Heaving line rigging


Silly question that has been bugging me, this seemed like the best topic available to post it under:

On larger ships, there is often a large opening or even a balcony on which a crew member stands to through the heaving line. This platform is often rather far from the fairlead/chock from which the mooring line originates. This is often the case at the bow and sometimes for the stern line running to the center chock or offshore at the stern.

The question is, how do they run the heaving line outboard from the crew position to the chock to connect with the main mooring line? Do they drape the line down from the weather deck and hook it?

Hopefully this image uploads, it is a decent example, some cases I’ve seen are even more extreme.

Such a silly question, probably a simple answer. Thanks!

Another decent example

I never worked on a vessel with an enclosed bow but would imagine a messenger is rigged which remains in place between the various stations. You could always rig it each time by lowering it from the weather deck as well.

I’d always thought the platforms main function was for the Mate to keep an eye on the lines as they are coming in.

We had continuous messenger lines that ran from the chocks to where we could tie the heaving line to them at the platform. Had to replace them fairly often due to wear and tear, but it worked. Not sure how they do it on a “pretty” cruise ship where semi-permanent loops of line at the bow would probably be frowned on though.

You can see them here along with the liferaft painter lines.

There are messenger lines visible in your third image.

And here they are on QE2.

This is as they are approaching port. It does not show whether the lines were left in place during passage, or how they got the line in place in preparation for docking.

That big orange thing is a LIFEBOAT, not a LIFE RAFT.

Perhaps they called it a raft on days when the engine wouldn’t start?

Slip of the pen, I expect.

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Not just any port, either. This is QE2 on the approach to her final resting place in Dubai as a floating hotel. A sad end for the last purpose-built ocean liner.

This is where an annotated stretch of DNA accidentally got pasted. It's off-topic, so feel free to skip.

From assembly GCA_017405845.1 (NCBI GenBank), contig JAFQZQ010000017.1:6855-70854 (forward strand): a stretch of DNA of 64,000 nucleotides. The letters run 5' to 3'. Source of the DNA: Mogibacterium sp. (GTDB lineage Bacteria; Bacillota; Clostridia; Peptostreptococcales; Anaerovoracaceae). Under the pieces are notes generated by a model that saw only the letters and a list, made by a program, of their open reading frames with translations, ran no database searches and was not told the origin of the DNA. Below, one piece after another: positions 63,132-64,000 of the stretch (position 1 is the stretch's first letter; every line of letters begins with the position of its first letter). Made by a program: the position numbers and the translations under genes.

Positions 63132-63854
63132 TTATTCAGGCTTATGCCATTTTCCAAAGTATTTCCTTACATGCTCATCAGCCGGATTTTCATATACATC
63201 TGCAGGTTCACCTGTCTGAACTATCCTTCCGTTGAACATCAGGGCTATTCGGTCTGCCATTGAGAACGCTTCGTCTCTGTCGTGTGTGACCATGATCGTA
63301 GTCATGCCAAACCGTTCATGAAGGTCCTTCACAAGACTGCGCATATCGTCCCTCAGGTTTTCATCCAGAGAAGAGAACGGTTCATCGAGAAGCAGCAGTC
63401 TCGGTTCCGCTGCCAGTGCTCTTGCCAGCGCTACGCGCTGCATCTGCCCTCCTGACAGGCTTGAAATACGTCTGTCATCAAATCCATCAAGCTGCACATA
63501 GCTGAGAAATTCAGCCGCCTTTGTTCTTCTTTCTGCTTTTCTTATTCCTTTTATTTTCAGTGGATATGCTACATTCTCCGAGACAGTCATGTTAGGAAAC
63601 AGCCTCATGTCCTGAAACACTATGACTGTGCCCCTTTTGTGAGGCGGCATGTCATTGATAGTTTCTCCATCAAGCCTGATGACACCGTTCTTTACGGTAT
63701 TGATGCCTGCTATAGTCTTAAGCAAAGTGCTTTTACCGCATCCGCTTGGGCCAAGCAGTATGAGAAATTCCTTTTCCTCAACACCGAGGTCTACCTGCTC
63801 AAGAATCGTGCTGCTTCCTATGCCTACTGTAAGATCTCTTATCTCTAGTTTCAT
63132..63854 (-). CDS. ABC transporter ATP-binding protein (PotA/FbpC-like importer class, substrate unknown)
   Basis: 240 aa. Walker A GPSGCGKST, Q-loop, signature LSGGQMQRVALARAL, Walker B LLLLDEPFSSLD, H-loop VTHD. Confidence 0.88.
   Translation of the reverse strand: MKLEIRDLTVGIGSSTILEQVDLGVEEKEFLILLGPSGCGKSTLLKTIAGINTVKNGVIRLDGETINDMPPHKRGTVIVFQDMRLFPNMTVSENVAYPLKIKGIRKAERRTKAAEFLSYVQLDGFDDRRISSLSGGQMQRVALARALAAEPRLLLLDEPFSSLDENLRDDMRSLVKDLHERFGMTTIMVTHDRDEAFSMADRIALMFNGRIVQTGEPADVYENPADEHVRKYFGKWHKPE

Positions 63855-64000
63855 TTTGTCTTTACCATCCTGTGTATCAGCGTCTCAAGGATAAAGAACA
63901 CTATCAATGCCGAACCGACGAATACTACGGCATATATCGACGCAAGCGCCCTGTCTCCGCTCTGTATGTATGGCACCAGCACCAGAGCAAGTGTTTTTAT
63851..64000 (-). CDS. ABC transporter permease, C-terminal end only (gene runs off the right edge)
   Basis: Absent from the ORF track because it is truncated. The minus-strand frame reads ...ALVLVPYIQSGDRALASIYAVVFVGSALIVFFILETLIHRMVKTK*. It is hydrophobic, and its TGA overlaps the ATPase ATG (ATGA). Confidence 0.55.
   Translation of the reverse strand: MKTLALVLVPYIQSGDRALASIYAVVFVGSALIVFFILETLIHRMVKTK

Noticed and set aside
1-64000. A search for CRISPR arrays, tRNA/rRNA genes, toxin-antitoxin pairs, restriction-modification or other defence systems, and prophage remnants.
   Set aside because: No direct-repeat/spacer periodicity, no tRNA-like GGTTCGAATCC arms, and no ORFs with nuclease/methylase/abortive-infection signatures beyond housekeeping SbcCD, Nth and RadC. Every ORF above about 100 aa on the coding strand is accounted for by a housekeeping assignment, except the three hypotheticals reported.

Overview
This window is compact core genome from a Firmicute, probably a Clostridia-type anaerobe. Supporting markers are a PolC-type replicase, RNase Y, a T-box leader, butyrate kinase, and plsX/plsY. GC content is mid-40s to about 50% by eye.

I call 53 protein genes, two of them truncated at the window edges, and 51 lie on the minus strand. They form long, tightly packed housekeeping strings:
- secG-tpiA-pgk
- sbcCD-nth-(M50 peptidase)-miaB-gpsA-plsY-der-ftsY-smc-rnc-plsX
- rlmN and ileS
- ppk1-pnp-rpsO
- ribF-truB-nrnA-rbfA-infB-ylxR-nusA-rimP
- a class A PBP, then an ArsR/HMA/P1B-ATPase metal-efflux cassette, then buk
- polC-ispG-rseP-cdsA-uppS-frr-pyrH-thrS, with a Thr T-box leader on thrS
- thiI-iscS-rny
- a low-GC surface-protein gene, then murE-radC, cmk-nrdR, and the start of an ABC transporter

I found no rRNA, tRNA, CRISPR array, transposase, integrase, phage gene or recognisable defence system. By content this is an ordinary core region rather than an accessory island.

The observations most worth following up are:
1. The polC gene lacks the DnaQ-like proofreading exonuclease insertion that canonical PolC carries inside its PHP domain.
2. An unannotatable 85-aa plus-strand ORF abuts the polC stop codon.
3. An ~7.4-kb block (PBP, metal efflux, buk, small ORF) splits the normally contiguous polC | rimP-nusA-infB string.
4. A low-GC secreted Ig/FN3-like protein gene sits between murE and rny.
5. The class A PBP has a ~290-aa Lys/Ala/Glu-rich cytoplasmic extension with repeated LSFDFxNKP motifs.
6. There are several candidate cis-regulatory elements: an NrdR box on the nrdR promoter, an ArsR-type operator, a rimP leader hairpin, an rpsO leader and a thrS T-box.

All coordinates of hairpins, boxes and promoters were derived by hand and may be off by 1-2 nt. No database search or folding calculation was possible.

I expect so too.

That picture appears to be one of the new queens and not the QE2. Cunard built two more after the Queen Mary 2 which, if I’m not mistaken, was designed more as an ocean liner than a cruise ship. This looks like the Queen Elisabeth and I believe there is also the Queen Victoria.

Yea, I noticed those too, which answered half the question. The other half being how the messengers got there- must’ve been from the weather deck, I suppose.

No this is not QE2 but the present one (without a number)

Thanks for the insight. Replacement was probably pretty easy, but if the line ever properly chaffed through, you’d have to drape each end down from the weather deck, yes?

That is correct. Watch them together in Liverpool for the 175th anniversary of Cunard Line:

The Brits know how to make a show.

Here is a picture of P&O’s Britannia as she leaves from Aalesund, 12.07.18:

No messenger or heaving lines left outside the fairleads.

One trick is to stick a boat hook (or similar) out the opening where the end of the heaving line is needed. Then from the deck above or from close by on the same deck toss the bitter end of the heaving line over it. The crew holding the boat hook pulls it in and retrieves the end of the line.

If the line is being passed from directly above just dangle the line down and the crew with the boat hook snags it.

Some ports use a line boat. The crew lowers the line to the boat and they tow one end to the pier. No heaving lines needed.

They all use these short tag lines at the eye of the ropes: